Zurich regional area density is low and could be compared to the one of Houston, TX or Edmonton, AB, but eventually such comparison are not telling the real story as much as the topographic map below can say:

extract of Zurich area topographic map showing how the urbanization follow a linear model along valley separated by strong physical barrier

The Zurich area topography draws urbanization along natural valley corridors where sit the railway network. While it is not a pure model of urban clusters; the Zurich area can be compared to the typical north American urban sprawl model either. It has rather developed a linear urbanization model along transportation corridors.

More, one can see that the geography force indirect route to go from point A to point B as soon as those points are not in the same valley, whether you take your car or transit. The usual transit network disadvantage of providing indirect route for “non radial” become less problematic in the case of Zurich.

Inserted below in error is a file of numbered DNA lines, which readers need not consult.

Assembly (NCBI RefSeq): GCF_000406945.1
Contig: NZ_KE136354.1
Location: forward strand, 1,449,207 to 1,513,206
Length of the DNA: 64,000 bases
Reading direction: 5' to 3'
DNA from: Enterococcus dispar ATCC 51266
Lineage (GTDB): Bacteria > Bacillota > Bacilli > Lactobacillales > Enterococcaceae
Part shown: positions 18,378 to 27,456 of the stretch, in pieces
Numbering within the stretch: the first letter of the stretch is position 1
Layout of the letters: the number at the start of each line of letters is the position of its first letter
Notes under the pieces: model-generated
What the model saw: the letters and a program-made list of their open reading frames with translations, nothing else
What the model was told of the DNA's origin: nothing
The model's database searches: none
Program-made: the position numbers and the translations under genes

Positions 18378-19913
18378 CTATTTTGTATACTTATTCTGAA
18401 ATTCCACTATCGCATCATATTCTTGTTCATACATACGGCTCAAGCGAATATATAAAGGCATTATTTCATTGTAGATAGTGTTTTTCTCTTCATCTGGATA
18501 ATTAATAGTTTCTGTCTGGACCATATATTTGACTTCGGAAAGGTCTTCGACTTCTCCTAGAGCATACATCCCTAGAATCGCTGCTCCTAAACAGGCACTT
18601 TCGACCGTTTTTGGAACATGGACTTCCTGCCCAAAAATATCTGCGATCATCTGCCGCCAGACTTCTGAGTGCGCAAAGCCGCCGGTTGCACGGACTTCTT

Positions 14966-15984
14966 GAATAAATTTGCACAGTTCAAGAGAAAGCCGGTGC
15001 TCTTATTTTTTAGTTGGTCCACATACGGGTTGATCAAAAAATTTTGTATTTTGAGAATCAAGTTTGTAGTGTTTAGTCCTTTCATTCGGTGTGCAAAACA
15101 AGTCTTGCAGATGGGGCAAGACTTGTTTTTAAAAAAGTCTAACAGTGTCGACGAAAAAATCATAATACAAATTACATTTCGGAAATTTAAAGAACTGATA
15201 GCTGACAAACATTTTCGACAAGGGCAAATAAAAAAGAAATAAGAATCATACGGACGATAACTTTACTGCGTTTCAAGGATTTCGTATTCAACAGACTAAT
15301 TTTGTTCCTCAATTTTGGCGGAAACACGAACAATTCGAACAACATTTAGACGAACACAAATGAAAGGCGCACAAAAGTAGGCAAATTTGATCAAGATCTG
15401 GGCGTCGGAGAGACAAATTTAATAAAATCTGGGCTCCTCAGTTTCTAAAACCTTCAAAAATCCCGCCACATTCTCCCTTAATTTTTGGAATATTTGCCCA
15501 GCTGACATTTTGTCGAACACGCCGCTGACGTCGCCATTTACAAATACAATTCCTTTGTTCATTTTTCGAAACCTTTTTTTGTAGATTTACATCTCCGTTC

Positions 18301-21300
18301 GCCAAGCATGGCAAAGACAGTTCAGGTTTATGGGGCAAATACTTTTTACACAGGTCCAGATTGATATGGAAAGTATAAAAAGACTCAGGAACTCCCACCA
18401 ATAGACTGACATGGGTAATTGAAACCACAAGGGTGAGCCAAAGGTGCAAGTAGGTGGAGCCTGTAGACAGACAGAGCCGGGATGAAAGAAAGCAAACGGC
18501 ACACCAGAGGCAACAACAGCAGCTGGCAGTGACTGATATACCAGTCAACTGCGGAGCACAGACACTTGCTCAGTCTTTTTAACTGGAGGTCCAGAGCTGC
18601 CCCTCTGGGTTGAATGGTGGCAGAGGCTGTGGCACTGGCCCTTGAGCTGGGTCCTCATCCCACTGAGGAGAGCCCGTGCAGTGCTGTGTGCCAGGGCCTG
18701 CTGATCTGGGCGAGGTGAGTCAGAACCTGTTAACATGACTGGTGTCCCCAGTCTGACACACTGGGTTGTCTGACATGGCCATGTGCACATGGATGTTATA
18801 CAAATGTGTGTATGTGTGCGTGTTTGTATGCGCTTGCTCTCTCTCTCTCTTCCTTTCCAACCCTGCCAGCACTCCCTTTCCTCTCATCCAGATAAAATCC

The Socio-economic structure

Zurich city with a population of 380,000, host 320,000 jobs, for an active population of only 200,000. 50% of its work force come from outside its boundaries.

One should also note that the Zurich city population has declined since the 60’s when it was host of 440,000 people, at the advantage of its suburbs.

The Zurich socio-economic pattern could be compared to Calgary or Seattle for the very high ratio job/population. both inner cities foster good transit ridership number by North American standard, but this can be mostly due to a very centralized job market favoring a good transit market share in the CBD rather than a good transit system per sei [6], as could illustrates the statistic below.

Zurich city [3]92632611

Conurbation Size (in km2) Transit Car Walk/bike